Once prejudicial error is found, the cases call for reversal regardless of whether the trial judge gave an instruction in an attempt to cure the error. Potentially prejudicial error can be cured. Prejudicial error, however, implies a conclusion that the substantial rights of the party were affected. Such error calls for reversal and new trial.

Detroit Milwaukee R Co v Van Steinburg, 17 Mich. 99 (1868); Taylor v Adams, 58 Mich. 187 (1885); Sinker, Davis Co v Diggins, 76 Mich. 557 (1889); Boydan v Haberstumpf, 129 Mich. 137 (1901); Hyman v Kirt, 153 Mich. 113 (1908); Sulkowski v Zynda, 160 Mich. 7 (1910); Burns v Kieley's Estate, 242 Mich. 668 (1928); McPeake v Grand Trunk Western R Co, 242 Mich. 676 (1928); Derrick v Blazers, 355 Mich. 176 (1959).

As can be seen from the above, the prejudicial effect of erroneously admitted testimony will vary from case to case, depending upon the precise fact situation. For this reason, we accord considerable weight to the opinion of a trial judge in assessing the effect of testimony. In general, if the testimony is inadvertent, if proper instructions are given to the jury, and if the effort to introduce the prejudicial testimony is not repeated, we would uphold the assessment of a trial judge that the error, though potentially prejudicial, was harmless.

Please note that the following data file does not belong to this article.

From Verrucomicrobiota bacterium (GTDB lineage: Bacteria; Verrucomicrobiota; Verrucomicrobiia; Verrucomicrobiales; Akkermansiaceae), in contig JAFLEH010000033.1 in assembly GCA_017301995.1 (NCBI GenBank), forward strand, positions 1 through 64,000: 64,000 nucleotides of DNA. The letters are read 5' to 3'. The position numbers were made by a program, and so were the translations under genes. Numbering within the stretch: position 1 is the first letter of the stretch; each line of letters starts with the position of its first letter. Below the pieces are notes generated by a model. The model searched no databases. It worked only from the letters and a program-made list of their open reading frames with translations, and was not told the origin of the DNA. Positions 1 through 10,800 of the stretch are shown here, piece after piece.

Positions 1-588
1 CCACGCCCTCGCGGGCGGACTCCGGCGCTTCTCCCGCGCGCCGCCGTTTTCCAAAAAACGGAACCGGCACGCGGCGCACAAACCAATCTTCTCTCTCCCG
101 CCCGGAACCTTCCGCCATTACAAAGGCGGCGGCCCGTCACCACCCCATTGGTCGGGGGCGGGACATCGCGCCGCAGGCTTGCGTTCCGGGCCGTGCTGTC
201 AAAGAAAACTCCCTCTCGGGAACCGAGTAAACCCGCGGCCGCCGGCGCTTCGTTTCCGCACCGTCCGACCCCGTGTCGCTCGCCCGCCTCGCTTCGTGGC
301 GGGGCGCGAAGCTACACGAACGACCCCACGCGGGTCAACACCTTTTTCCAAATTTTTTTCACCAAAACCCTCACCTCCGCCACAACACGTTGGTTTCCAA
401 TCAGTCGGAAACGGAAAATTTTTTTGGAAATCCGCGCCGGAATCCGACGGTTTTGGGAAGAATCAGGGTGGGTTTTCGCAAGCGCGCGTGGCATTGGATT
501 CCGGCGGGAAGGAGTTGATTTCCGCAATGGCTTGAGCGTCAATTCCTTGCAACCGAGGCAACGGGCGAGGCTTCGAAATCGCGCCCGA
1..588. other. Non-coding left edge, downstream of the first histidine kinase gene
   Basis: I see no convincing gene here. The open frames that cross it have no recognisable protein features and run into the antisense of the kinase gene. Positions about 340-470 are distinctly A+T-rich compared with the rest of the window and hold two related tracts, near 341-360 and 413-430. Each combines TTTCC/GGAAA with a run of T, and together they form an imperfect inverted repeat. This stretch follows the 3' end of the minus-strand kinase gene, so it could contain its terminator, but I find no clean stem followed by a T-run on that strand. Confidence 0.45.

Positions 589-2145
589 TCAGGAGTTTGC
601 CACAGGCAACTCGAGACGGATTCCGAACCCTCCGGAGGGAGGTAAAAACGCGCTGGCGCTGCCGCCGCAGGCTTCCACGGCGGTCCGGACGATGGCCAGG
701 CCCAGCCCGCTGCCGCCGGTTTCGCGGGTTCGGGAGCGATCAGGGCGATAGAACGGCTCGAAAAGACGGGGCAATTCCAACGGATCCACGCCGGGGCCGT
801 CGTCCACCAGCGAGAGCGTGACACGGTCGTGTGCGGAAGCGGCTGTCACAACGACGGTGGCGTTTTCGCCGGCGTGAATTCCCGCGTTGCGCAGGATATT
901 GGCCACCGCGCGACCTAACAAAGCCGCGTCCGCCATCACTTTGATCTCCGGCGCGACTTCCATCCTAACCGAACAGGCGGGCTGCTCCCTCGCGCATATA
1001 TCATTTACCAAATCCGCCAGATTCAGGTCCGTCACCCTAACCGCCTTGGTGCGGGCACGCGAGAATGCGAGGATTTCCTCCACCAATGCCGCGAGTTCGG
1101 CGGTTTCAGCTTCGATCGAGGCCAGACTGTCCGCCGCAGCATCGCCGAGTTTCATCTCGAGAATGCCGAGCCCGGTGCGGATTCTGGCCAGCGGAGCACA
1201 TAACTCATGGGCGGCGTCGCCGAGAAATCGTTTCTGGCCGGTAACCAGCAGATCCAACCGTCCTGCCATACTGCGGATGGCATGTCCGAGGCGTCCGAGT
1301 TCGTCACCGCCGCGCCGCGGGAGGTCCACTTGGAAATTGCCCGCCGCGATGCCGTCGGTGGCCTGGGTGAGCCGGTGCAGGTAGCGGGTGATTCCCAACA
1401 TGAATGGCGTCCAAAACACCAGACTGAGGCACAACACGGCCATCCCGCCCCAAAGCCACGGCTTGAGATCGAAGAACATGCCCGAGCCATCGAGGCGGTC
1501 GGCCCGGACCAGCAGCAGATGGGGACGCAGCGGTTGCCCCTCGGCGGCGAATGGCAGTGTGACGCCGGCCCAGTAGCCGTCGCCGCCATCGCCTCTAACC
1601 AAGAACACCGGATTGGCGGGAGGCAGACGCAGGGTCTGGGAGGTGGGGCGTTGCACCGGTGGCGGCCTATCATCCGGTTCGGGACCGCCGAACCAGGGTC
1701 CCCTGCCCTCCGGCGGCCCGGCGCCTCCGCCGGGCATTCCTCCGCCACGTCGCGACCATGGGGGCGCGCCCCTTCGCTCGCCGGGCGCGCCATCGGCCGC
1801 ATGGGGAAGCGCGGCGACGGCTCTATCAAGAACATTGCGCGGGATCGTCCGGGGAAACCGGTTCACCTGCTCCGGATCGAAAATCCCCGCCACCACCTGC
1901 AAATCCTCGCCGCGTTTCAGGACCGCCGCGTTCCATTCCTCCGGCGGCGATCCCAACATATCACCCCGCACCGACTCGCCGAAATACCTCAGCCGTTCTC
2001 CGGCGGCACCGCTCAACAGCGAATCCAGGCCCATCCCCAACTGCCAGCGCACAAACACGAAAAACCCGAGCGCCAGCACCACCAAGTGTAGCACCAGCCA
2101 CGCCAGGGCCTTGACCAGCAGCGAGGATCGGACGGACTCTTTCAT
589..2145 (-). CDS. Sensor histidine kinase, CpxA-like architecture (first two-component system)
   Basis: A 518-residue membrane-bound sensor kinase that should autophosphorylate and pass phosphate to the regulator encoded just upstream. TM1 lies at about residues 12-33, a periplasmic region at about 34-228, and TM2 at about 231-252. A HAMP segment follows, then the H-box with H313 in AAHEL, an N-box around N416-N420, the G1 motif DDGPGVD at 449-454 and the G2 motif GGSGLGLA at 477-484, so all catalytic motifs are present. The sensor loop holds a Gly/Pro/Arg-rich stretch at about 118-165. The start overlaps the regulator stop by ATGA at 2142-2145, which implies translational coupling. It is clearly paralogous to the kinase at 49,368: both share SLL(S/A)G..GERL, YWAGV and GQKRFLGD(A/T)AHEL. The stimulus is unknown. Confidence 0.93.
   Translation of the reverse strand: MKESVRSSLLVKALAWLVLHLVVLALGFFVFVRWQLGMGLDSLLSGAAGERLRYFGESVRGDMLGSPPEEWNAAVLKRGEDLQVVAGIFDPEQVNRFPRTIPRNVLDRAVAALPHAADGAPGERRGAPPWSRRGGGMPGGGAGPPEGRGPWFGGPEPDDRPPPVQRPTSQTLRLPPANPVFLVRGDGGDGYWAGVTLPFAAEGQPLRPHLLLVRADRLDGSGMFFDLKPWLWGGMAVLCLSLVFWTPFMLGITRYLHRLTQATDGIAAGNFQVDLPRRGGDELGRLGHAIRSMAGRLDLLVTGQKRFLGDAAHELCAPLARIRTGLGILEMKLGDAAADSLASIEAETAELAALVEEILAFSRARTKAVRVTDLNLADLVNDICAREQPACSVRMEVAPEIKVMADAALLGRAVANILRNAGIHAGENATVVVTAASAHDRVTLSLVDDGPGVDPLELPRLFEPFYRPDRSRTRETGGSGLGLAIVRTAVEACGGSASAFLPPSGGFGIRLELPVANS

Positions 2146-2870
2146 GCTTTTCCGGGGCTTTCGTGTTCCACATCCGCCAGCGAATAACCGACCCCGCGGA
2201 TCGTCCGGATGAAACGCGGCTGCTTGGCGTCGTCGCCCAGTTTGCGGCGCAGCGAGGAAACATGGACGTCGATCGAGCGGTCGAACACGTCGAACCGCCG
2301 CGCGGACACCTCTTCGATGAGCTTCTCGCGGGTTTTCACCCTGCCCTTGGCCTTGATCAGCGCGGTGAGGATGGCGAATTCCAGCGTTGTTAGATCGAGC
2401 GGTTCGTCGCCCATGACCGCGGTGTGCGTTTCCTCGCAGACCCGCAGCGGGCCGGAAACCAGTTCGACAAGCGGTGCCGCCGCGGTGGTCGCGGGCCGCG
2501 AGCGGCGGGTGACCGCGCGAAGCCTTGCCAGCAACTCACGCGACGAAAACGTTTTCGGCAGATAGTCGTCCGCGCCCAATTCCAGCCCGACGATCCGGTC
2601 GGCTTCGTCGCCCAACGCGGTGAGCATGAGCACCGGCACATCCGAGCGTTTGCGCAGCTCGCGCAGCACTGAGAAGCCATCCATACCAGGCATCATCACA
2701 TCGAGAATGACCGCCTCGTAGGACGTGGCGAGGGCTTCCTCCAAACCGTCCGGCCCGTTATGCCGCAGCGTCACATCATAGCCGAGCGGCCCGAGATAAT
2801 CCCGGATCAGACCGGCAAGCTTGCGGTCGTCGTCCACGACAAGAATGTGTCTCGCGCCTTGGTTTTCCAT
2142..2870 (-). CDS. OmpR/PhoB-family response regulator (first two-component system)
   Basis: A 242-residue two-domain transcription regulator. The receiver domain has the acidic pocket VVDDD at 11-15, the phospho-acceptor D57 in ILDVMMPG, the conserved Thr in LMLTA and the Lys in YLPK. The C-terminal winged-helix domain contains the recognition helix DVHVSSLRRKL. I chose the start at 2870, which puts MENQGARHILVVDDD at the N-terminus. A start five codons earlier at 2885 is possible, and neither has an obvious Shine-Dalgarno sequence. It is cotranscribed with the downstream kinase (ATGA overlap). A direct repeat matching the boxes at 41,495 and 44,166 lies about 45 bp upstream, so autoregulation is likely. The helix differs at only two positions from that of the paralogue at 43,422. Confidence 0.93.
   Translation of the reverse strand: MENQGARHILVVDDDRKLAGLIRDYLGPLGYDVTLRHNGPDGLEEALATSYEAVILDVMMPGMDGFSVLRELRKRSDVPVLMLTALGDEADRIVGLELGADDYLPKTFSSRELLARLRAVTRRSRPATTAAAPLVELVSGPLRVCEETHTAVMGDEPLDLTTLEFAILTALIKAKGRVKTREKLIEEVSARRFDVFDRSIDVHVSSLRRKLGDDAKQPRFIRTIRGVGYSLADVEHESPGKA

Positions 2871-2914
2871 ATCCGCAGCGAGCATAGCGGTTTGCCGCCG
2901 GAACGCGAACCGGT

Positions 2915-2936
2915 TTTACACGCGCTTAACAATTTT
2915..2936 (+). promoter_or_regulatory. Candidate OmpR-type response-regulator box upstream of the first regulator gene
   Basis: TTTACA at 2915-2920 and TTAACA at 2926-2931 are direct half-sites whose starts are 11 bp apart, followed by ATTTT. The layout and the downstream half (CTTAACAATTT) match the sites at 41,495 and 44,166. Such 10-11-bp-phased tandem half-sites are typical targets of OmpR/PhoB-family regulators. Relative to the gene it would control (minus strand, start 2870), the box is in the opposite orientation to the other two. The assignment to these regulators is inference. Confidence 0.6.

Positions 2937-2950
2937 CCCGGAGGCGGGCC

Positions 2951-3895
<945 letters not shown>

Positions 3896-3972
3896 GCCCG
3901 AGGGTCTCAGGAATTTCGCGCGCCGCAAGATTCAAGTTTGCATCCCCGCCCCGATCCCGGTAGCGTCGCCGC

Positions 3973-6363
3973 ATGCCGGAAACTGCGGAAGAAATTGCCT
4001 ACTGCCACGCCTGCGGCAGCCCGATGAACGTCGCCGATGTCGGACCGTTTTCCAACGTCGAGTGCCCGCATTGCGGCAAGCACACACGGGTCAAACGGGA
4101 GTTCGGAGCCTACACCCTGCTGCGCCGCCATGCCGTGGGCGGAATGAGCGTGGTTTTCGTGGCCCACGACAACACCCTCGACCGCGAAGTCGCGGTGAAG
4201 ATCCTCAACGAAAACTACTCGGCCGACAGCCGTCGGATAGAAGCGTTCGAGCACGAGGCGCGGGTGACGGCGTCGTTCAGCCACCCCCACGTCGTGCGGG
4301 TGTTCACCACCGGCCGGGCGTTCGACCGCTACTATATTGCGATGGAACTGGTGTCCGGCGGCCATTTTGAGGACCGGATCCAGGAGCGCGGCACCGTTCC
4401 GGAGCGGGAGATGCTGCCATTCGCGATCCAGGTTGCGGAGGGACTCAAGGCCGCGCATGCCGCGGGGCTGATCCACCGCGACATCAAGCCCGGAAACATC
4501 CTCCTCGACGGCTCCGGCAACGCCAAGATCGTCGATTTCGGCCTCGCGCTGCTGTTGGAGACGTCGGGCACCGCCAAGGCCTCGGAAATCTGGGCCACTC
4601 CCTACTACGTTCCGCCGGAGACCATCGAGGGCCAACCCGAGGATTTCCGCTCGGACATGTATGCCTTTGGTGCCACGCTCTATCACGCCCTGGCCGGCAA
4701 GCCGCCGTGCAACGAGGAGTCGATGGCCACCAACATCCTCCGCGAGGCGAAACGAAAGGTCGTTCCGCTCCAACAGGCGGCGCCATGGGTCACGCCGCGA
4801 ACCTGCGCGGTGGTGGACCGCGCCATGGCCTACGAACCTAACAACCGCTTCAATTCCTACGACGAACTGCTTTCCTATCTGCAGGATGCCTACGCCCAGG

In this case the first incident, involving the questioning of defendant, occurred on March 18, 1970. The motion for mistrial was made the following day. The questioning of Officer Duby took place on March 20, 1970. With this sequence of events, it must be concluded that the questioning by counsel was deliberate and not an incident that inadvertently occurred. The question of the issuance of a traffic ticket was indelibly registered on the minds of the jurors. It could not be eradicated by an instruction of the trial judge at the conclusion of the case.

For cases in which prejudicial error was found after instructions and counsel proceeded to again commit the error previously forbidden, see Rauhala v Maki, 172 Mich. 112 (1912) and Solomon v Stewart, 184 Mich. 506 (1915).
For cases where issuance of ticket evidence was held not to be prejudicial because of the manner in which the evidence came in, see Gibson v Traver, 328 Mich. 698 (1950); Moffatt v Helmer, 345 Mich. 153 (1956); Dudek v Popp, 373 Mich. 300 (1964).

The Court of Appeals and the trial court are reversed. The case is remanded to the circuit court for a new trial. Costs to plaintiff.


BLACK, J., did not sit in this case.

Summaries of

Ilins v. Burns

Supreme Court of Michigan
Oct 31, 1972
388 Mich. 504 (Mich. 1972)
Case details for

Ilins v. Burns

Case Details

Full title:ILINS v BURNS

Court:Supreme Court of Michigan

Date published: Oct 31, 1972


388 Mich. 504 (Mich. 1972)
201 N.W.2d 624

Citing Cases

Solomon v. Shuell

Because the substantial rights of the plaintiff were adversely affected, automatic reversal is required.…

Windemuller Electric Co. v. Blodgett Memorial Medical Center

Thus, the trial court erred. Moreover, that error was not harmless. A determination as to whether an error is…